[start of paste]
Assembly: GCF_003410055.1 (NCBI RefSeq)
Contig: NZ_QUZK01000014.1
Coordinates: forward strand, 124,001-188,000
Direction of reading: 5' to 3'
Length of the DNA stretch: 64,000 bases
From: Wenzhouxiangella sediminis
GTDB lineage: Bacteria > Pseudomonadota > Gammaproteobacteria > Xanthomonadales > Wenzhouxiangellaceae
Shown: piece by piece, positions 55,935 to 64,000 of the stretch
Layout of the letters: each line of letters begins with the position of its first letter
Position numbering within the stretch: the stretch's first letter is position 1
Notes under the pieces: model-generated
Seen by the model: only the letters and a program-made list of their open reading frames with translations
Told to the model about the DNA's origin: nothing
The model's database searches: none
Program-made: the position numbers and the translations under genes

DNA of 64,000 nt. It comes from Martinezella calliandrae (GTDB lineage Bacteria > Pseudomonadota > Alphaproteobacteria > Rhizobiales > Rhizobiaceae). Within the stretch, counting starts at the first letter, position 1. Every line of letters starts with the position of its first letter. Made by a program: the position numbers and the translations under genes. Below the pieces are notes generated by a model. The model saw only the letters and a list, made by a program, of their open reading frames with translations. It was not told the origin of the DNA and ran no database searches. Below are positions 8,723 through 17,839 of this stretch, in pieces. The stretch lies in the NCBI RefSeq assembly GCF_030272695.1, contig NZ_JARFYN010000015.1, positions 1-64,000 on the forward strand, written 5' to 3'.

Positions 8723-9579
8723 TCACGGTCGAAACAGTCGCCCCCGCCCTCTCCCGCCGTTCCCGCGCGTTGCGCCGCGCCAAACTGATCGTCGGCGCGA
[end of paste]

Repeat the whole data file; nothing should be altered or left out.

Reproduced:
Assembly: GCF_003410055.1 (NCBI RefSeq)
Contig: NZ_QUZK01000014.1
Coordinates: forward strand, 124,001-188,000
Direction of reading: 5' to 3'
Length of the DNA stretch: 64,000 bases
From: Wenzhouxiangella sediminis
GTDB lineage: Bacteria > Pseudomonadota > Gammaproteobacteria > Xanthomonadales > Wenzhouxiangellaceae
Shown: piece by piece, positions 55,935 to 64,000 of the stretch
Layout of the letters: each line of letters begins with the position of its first letter
Position numbering within the stretch: the stretch's first letter is position 1
Notes under the pieces: model-generated
Seen by the model: only the letters and a program-made list of their open reading frames with translations
Told to the model about the DNA's origin: nothing
The model's database searches: none
Program-made: the position numbers and the translations under genes

DNA of 64,000 nt. It comes from Martinezella calliandrae (GTDB lineage Bacteria > Pseudomonadota > Alphaproteobacteria > Rhizobiales > Rhizobiaceae). Within the stretch, counting starts at the first letter, position 1. Every line of letters starts with the position of its first letter. Made by a program: the position numbers and the translations under genes. Below the pieces are notes generated by a model. The model saw only the letters and a list, made by a program, of their open reading frames with translations. It was not told the origin of the DNA and ran no database searches. Below are positions 8,723 through 17,839 of this stretch, in pieces. The stretch lies in the NCBI RefSeq assembly GCF_030272695.1, contig NZ_JARFYN010000015.1, positions 1-64,000 on the forward strand, written 5' to 3'.

Positions 8723-9579
8723 TCACGGTCGAAACAGTCGCCCCCGCCCTCTCCCGCCGTTCCCGCGCGTTGCGCCGCGCCAAACTGATCGTCGGCGCGA